JUNEAU, Alaska — Sarah Palin isn't going to fade away.
Someone else in her position might have. Two years after the vice presidential nomination made her a star, the 2008 campaign is fading in memory. She's not even Alaska's governor anymore; she abruptly resigned that post a year ago. But she's evolved into an enduring political personality writ large — and now the talk, growing louder, is of her own run for the White House in 2012.
She's still a phenomenon. She can command weeks of headlines for a single Facebook observation — see health care "death panels" — and six-figure speaking fees from groups clamoring for her words. "Going Rogue," her best-selling memoir, added to her luster among the conservative faithful. And in this congressional election year, she has easily eclipsed other Republicans as provider of the most coveted endorsement.
Palin is everywhere: in South Carolina, campaigning for gubernatorial hopeful and fellow "mama grizzly" Nikki Haley; in Nevada, stoking the anti-establishment sentiment of the tea party movement; in Arizona, defending a controversial state law cracking down on illegal immigrants.
There are two stops she has yet to make in 2010 — Iowa and New Hampshire, the first major prizes of the presidential campaign. But she knows the way: She campaigned in New Hampshire in 2008 and was in Iowa for a book-signing event last December.
Republican strategists and activists in those states, as well as battlegrounds such as Florida, say Palin has a realistic shot at becoming the GOP presidential nominee in 2012, given her fan base and knack for drawing media coverage everywhere she goes. Fifty-eight percent favored Palin in last month's Iowa poll of likely Republican voters, putting her behind party veteran Mitt Romney but slightly ahead of Newt Gingrich. [Read 10 reasons Palin would make a good president.]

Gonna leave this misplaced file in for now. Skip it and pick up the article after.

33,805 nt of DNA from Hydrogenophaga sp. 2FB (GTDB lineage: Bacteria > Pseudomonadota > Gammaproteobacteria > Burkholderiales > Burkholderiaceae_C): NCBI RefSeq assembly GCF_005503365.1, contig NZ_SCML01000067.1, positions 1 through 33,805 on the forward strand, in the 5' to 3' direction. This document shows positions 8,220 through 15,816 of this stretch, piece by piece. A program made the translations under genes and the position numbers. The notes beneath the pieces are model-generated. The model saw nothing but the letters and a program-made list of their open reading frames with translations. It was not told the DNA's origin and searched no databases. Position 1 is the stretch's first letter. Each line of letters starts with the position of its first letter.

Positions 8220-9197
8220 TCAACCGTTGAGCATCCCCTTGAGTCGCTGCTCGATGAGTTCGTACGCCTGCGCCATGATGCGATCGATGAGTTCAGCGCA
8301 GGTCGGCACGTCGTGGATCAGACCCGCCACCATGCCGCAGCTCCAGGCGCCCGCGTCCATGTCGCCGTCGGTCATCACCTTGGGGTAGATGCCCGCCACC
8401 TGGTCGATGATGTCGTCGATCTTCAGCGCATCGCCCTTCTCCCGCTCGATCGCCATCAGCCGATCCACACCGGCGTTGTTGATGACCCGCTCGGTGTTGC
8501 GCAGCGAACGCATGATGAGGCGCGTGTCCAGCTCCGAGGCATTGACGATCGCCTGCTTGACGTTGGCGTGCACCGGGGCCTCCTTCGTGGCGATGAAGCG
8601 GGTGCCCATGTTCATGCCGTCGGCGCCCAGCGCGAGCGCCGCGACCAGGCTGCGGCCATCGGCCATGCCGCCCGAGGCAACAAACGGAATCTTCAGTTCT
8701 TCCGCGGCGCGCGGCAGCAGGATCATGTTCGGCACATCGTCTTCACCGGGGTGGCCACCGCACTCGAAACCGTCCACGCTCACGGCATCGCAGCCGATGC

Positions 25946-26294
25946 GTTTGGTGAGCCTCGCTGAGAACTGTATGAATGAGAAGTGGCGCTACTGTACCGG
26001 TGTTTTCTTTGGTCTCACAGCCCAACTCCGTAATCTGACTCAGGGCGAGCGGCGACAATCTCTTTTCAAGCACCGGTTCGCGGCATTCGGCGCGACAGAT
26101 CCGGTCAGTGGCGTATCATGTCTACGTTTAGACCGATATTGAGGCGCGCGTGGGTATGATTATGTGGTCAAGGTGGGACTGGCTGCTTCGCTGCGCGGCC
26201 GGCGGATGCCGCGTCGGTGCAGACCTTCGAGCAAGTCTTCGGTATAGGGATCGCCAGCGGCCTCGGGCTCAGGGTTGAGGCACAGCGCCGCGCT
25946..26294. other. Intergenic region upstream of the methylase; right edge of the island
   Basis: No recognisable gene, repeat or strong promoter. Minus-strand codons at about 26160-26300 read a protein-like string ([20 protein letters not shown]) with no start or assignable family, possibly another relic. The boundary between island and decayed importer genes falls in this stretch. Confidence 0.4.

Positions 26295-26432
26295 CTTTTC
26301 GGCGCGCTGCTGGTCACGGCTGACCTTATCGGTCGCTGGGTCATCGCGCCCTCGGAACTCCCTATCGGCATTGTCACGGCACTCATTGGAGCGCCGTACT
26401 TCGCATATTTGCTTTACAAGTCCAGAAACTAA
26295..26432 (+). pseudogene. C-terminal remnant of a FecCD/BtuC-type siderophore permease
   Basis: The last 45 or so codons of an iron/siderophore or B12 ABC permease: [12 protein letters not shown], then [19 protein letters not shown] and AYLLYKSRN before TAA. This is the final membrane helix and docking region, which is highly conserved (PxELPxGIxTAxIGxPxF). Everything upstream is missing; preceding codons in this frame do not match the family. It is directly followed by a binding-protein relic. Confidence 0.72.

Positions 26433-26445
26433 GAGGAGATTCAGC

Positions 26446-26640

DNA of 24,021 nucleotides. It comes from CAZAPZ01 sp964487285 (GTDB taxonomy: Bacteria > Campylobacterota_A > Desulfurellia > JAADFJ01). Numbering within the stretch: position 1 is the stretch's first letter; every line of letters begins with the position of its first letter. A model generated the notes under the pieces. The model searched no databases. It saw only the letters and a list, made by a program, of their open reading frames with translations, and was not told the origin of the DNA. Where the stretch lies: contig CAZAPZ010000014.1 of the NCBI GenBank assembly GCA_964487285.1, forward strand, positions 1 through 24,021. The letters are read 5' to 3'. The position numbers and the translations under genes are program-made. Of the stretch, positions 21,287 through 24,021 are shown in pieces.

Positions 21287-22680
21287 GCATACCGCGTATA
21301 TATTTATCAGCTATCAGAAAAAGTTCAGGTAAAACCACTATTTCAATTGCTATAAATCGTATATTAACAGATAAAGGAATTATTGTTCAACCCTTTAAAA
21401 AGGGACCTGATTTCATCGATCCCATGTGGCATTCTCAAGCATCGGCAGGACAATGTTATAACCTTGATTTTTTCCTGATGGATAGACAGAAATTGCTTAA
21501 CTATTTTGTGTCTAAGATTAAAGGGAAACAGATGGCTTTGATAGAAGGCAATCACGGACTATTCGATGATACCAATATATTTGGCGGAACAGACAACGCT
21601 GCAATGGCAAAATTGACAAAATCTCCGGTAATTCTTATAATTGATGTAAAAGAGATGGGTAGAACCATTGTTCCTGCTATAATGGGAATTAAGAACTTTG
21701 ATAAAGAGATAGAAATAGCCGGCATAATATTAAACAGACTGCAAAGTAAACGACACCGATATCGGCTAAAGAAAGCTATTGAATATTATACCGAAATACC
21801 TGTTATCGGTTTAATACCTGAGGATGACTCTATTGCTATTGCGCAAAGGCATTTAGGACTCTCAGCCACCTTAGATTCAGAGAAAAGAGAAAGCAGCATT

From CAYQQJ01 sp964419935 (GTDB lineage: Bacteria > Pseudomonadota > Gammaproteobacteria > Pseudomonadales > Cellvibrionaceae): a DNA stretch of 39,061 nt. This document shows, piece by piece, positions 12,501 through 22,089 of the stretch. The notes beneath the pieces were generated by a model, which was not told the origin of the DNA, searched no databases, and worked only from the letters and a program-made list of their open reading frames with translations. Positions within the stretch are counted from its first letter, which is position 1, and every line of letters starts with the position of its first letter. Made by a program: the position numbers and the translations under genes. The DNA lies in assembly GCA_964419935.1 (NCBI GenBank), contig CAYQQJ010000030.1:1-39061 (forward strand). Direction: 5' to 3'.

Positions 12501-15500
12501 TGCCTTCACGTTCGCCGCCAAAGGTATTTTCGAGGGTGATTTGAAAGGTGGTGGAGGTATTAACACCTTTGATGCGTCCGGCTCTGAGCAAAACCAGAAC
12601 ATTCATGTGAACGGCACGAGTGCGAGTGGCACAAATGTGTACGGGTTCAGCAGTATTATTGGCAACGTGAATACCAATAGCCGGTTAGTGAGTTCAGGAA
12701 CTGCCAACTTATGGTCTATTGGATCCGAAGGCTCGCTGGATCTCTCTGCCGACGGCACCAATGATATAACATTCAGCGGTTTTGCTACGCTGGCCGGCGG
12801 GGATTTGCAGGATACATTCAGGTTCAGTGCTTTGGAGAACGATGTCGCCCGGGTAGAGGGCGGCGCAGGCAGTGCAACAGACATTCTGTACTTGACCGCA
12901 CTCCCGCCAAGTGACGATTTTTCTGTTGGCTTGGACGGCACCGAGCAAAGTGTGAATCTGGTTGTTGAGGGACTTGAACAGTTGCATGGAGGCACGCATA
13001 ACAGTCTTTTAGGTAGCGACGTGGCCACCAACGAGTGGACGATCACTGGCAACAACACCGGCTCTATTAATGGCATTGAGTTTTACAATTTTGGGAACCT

Whether she could win the presidency is another matter.
Palin, for all her populist appeal, is highly polarizing, dismissed by critics and even some Republican aides who worked on the 2008 McCain-Palin presidential campaign as an out-of-her-league lightweight. The most recent Associated Press-GfK poll showed that 52 percent of those surveyed viewed her unfavorably while 45 percent viewed her favorably.
But Sid Dinerstein, GOP chairman in Florida's Palm Beach County, is among those who love Palin.
He has a signed picture of himself with her and argues that she was the only one of the four candidates in the 2008 election qualified to be president. Still, he doesn't want her to run in two years.
"She is currently the single most powerful political person in the country," he said. "The day she announces for president, she gives that up."
It's not that she shouldn't run, someday, says Dinerstein. Given what he considers the unfair pounding she took from the national media in 2008, Dinerstein says she could benefit from a bit more distance. He cites the fresh look he believes Gingrich is getting, years after the Georgian was a political lightning rod as House speaker. [Read 10 reasons Palin would make a bad president.]
If she does run for president in 2012, how might she go about it?
Palin's path probably would begin in Iowa, where her far-right positions could play well with the legions of conservatives who make up the Republican electorate.
But the state is an unforgiving place for female candidates. It's one of just two — Mississippi is the other — never to have elected a female governor or sent a woman to Congress. Democrat Hillary Rodham Clinton finished third there in the 2008 caucuses.
David Roederer, who ran John McCain's campaign in Iowa in 2008, says Palin would do well in the state, where grass-roots politics matter and the caucuses tend to be a winnowing-out of the weaker candidates.
"I think Republicans see her as a very genuine, down-to-earth person," he said. "That sure helps you win elections. (But) that in and of itself won't."